Britain's recently appointed Defense Secretary Gavin Williamson said Thursday that 2018 will mark the year British and Japanese military forces work even more closely together.
His comments came after Williamson and Foreign Secretary Boris Johnson met their Japanese counterparts at Greenwich Naval College to strengthen security and defense cooperation between the two countries.
Britain and Japan both agreed a three-year Defense cooperation plan, with a communique after Thursday's meeting saying: "It demonstrates the UK's dedication to working with Japan as a long-term security partner, including activity across air, land and sea in the Asia Pacific region."
As a signal of the closer ties, Britain will next year send 45 army personnel to train with Japanese soldiers, the first time British troops will exercise on Japanese soil.
With plans already agreed, Britain will send two Royal Navy warships to visit Japan in 2018. And the Royal Air Force also plans future joint working with the Japanese Self-Defense Air Force.
Eyeing post-Brexit mutual recognition of trade standards
Japan and Britain said they hoped to achieve a swift deal on mutual recognition of each other’s standards for goods and services when Britain leaves the European Union.
Britain is looking to cement its relationship with Japan – whose firms have invested billions in the country’s auto and energy sectors – as it prepares to leave the EU in March 2019.
Earlier this year, May visited Japan to reassure her counterpart Shinzo Abe and concerned investors that Brexit will not make it a less attractive business partner.
Speaking at a meeting in London focused on foreign and defense policy, Japanese Foreign Minister Taro Kono said he wanted agreements with Britain on mutual recognition of standards and judicial support after Brexit.
“We have an agreement with the EU about those but with the coming Brexit I want to start preparing to make such agreements between Japan and the UK,” Kono said through a translator.
British Foreign Secretary Boris Johnson, speaking alongside Kono, said: “Of course it is exactly right that we need to protract the economic partnership agreement between the EU and Japan and make it specific to the UK.”
“But we believe in terms of mutual recognition, as Taro has just said, we believe that can be readily and speedily accomplished,” Johnson said.
When Britain leaves the world’s biggest trading bloc in 2019, it hopes to have a bespoke free trade deal with the EU and will have to renegotiate trade deals with the world’s biggest economies.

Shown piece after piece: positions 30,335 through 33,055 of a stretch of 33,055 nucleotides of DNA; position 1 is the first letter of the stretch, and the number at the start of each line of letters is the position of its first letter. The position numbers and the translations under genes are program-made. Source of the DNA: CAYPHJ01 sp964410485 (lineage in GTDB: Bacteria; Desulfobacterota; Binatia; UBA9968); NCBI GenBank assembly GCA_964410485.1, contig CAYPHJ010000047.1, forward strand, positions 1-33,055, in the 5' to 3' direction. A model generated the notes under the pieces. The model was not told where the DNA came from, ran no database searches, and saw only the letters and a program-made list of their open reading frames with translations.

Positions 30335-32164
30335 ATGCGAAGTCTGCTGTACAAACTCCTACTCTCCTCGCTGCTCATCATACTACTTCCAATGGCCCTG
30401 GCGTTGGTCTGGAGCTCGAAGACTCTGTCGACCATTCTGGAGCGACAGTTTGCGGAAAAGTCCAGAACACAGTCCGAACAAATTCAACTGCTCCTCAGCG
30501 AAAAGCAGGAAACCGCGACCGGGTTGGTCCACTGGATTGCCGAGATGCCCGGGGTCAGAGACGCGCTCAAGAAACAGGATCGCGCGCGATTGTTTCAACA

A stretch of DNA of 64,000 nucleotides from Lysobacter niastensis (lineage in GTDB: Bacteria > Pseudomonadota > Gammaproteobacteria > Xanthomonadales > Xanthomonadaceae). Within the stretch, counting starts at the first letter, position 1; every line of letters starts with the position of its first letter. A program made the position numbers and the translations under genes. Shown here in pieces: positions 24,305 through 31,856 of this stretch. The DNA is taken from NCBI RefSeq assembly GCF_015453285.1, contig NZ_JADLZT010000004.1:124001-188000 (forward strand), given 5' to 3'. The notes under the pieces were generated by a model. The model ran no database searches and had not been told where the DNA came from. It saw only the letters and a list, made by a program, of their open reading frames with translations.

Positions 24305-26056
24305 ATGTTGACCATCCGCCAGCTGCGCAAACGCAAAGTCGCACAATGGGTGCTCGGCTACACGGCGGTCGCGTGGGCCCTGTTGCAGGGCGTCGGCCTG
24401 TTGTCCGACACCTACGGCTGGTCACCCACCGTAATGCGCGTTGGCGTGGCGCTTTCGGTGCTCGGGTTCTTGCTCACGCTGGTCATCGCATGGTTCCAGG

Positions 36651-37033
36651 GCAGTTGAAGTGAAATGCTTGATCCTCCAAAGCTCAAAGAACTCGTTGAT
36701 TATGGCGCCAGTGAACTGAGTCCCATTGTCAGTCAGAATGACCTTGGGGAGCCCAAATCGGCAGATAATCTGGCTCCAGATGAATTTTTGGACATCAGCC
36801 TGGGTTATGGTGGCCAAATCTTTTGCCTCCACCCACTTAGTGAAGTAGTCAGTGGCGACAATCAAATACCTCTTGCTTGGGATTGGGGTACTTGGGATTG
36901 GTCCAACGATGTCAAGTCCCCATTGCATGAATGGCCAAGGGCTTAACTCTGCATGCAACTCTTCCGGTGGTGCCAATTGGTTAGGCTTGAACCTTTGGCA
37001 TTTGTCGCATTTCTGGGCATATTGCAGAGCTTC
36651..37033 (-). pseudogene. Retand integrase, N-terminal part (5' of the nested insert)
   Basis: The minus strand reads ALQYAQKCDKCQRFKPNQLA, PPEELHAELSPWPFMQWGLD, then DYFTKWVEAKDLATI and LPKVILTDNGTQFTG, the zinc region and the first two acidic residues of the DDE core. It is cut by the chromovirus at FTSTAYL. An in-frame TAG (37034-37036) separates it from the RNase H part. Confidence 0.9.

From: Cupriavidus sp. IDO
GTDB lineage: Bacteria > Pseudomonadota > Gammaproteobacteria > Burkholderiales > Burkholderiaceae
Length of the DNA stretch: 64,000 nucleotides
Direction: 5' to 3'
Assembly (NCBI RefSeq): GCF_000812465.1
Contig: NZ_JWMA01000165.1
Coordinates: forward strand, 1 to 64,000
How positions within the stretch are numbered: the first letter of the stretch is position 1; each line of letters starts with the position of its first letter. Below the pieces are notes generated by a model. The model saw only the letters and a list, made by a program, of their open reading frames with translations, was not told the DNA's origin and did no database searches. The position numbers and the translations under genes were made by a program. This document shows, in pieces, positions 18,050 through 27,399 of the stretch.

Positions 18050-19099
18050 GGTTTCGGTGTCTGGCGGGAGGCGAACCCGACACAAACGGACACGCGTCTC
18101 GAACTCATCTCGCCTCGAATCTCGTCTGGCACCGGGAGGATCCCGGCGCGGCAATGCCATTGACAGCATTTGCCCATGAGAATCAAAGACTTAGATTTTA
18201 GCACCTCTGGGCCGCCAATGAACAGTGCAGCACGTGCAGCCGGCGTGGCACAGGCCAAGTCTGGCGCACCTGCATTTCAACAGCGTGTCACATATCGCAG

During May’s visit to Japan in August, the two countries agreed to use an EU-Japan trade deal as the starting point for their new bilateral agreement.
A mutual recognition agreement, which would allow the two countries to accept each other’s rules as equivalent, would prevent the erection of technical barriers to cross-border trade. For example, this may mean there does not need to be separate goods testing processes in each country.
Britain is the second most important destination for Japanese investment after the United States.
Japanese companies including carmaker Nissan and conglomerate Hitachi have invested more than 40 billion pounds (53.68 billion US dollars) in Britain, and Japanese companies employ a total of 140,000 people in the country.
The total value of traded goods between the UK and Japan is around 13 billion pounds per year.
But Japan has been unusually outspoken about its concerns that Britain’s departure from the EU, which was decided by a national vote in 2016, could affect current and future Japanese investments in Britain.
Asked about the government’s handling of the Brexit process, Kono said he wanted it to be predictable and transparent.
Britain, Johnson said, would remain the best place in this hemisphere for Japanese and other companies to invest after Brexit.
Johnson also said that a rebellion in parliament on the legislation required to execute Brexit, which embarrassed May and complicated the legal exit process on Wednesday, would not stop Britain’s plans to leave the EU.
“Brexit is unstoppable,” Johnson said. “My view is it won’t for one second stop Brexit or stop the Brexit process.”